Do You Need to Start Optimizing for Voice Search?

You’re chopping raw chicken on the cutting board, there’s a pot boiling over on the stove, your phone is locked, and you can’t for the life of you recall the next step of the recipe. You could make a mad dash, knife in hand, to adjust the burner and fumble with your phone as you try to search for the recipe with slippery fingers, smearing salmonella across your kitchen and phone screen in the process. Or you could just ask Google.

People are using voice search more often, and digital assistants are becoming commonplace in homes. Siri, Alexa, Cortana, and Google Home and Assistant are all examples of digital assistants that make our lives easier through voice search.

Bryson Meunier suggests that optimizing for voice search is important now, and will continue to grow in importance as marketers better understand the subtleties and nuances of voice search.

Digital assistants become better listeners

Voice search technology continues to improve, and it’s improved drastically over the past couple of years. The days of frustrating back-and-forths between Siri are coming to an end, or are at least getting less frustrating and less common.

Now, digital assistants understand our voices better, and provide more useful information. Voice search is quicker, easier, and more convenient. But most importantly, voice search works.

It’s not just a party trick or a useful feature to find a place to get gas while driving. More and more people are using voice search in their homes on a regular basis.

Why is optimizing for voice search important?

Optimizing for voice search is important as optimizing for mobile search, or any other type of search. Some people believe that optimizing for voice search will ultimately be the more important than traditional search.

Voice search went from 0% to 10% of global search queries over the course of a single year. This should be a good indication of how quickly voice search is catching on.

In October, Amazon announced that Alexa is in tens of millions of devices, and that soon Alexa and Microsoft’s Cortana will be able to communicate with each other. The pieces are in place for voice search to take over.

How do you optimize for voice search?

While digital assistants and voice search have been around for a while now, the technology is still relatively young, and much of the data that Google, Amazon, Microsoft, and Apple have regarding voice search isn’t public.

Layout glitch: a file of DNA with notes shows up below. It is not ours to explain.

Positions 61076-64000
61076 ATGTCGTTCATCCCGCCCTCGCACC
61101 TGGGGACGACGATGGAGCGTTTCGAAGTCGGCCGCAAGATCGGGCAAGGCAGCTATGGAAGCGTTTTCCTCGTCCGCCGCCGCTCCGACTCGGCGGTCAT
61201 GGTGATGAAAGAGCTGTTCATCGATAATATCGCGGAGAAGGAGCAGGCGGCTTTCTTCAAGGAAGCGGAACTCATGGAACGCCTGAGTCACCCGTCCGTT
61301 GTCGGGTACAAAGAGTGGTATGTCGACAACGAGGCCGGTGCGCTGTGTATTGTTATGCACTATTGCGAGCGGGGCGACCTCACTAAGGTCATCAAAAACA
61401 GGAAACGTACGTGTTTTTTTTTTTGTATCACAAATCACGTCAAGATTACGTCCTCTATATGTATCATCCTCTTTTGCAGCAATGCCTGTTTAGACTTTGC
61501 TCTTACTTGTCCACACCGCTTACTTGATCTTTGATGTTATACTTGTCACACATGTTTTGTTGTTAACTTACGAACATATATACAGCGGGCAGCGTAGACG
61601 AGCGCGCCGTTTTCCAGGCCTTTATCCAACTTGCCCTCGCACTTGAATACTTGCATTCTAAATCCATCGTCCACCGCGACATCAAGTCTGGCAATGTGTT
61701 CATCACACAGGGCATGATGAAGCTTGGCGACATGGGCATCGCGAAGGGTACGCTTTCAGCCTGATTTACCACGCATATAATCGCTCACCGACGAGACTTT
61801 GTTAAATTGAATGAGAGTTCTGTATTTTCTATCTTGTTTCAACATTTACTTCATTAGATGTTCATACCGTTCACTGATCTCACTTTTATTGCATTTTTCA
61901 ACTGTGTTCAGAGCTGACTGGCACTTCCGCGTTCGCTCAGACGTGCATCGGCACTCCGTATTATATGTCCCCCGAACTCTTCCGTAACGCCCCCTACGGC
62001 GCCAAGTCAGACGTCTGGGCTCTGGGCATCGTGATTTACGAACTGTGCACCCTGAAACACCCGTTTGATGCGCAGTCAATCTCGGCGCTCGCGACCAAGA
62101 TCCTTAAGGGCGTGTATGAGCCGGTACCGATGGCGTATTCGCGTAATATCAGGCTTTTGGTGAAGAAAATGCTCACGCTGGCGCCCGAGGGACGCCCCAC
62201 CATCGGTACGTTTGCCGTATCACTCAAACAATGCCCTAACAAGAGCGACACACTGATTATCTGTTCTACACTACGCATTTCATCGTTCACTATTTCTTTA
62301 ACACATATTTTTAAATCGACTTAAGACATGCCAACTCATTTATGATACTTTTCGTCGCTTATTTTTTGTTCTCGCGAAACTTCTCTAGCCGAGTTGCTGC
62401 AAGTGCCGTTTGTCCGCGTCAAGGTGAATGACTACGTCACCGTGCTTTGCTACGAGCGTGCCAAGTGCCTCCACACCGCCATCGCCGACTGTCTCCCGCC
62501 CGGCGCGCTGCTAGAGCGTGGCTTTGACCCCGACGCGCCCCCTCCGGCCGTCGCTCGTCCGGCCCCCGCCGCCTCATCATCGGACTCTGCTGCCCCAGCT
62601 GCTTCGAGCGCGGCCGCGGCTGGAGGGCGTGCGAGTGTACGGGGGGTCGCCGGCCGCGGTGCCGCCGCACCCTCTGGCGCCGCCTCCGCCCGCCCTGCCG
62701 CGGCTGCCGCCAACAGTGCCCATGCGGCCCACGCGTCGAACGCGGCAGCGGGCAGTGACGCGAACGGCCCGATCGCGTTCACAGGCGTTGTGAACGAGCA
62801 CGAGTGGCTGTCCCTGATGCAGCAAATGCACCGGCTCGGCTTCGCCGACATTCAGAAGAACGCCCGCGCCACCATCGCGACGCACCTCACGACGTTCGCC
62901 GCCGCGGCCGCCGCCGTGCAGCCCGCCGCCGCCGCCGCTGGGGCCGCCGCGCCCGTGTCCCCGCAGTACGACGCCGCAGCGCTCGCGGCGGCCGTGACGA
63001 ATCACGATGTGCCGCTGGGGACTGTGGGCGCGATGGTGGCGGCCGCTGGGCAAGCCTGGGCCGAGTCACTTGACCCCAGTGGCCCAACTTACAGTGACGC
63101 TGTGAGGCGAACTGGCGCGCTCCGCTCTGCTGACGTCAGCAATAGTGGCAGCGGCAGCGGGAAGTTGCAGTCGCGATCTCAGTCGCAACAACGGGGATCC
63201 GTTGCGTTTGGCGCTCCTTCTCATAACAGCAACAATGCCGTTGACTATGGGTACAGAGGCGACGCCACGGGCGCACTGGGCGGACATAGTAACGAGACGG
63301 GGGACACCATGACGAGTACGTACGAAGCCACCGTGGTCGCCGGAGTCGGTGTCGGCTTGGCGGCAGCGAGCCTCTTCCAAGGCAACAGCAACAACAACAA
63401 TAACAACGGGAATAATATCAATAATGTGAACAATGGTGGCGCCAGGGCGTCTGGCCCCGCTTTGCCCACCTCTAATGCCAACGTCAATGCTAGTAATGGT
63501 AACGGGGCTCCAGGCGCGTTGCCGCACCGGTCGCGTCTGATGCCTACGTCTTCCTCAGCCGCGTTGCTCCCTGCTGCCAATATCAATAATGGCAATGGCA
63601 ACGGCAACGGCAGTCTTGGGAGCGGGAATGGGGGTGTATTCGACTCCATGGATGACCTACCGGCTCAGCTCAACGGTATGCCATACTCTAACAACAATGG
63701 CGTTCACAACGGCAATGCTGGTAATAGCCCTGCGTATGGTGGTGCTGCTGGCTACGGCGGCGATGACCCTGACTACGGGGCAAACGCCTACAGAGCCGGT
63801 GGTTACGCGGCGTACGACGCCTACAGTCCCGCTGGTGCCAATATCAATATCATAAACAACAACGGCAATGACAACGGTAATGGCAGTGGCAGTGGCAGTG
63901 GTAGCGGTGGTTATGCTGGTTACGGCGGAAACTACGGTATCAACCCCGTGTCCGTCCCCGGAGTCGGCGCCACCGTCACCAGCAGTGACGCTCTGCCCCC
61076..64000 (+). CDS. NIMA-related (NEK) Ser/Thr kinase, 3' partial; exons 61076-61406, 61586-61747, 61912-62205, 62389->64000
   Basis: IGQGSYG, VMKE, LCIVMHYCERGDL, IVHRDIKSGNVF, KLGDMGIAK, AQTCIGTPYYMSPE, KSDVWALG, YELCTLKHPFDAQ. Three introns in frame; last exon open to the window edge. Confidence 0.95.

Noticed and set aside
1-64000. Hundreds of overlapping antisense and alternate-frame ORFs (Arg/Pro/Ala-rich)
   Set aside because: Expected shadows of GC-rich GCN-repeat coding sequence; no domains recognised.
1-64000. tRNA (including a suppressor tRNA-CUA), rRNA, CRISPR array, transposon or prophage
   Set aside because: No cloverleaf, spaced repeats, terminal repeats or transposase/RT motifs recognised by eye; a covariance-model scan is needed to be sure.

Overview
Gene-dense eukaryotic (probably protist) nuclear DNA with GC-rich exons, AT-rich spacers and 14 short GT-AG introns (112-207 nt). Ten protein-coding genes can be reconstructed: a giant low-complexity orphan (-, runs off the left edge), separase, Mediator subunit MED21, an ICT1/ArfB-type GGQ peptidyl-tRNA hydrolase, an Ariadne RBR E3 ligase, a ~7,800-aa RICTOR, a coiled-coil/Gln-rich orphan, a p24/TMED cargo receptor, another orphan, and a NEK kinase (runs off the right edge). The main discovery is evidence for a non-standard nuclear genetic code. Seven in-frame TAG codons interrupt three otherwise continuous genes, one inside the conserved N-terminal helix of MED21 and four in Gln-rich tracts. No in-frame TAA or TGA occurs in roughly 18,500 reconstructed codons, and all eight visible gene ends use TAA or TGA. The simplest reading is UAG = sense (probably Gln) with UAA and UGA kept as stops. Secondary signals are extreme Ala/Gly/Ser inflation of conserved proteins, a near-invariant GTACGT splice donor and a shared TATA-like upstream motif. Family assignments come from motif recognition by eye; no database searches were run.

We know that voice search queries using Google home or Google Assistant provide information from featured snippets. Competition for featured snippets spots should improve voice search results.

We can surmise that the search phrases for voice search might be different from text searches. Of course, we could state voice searches exactly like we type searches, too.

Meunier makes the case that there could be a new category of voice search in the same way that “near me” was popularized with mobile searches, but it’s too soon to identify what that category is.

While optimizing for voice search is as important as optimizing for mobile search or desktop search, it’s not yet clear exactly how to do so.

There are several people who have put out guides for optimizing for voice search, but so far these guides are speculation. Sure, optimizing for long tail keywords, and writing content in a more conversational way could help, but these are practices many professional SEO writers (including Haden Interactive writers) already implement.

SEO changes at a rapid pace, and unless it’s your job to keep up with these changes, you’ll lag behind. Don’t worry about staying ahead of the SEO curve. Let us take care of that for you. Contact Haden Interactive for information about professional SEO services.

 

2 thoughts on “Do You Need to Start Optimizing for Voice Search?

    • Hi, Mike! I certainly agree that it always makes sense to create valuable content for your human users which also communicates well with search engines — especially Google, since they’ve got major market share. We never deviate from that. But I think Gideon has a point here. When we know changes are taking place, we should also consider how they might affect search in the future. At this point, it may just be speculation, but things move fast in this field. Thanks for joining the conversation!

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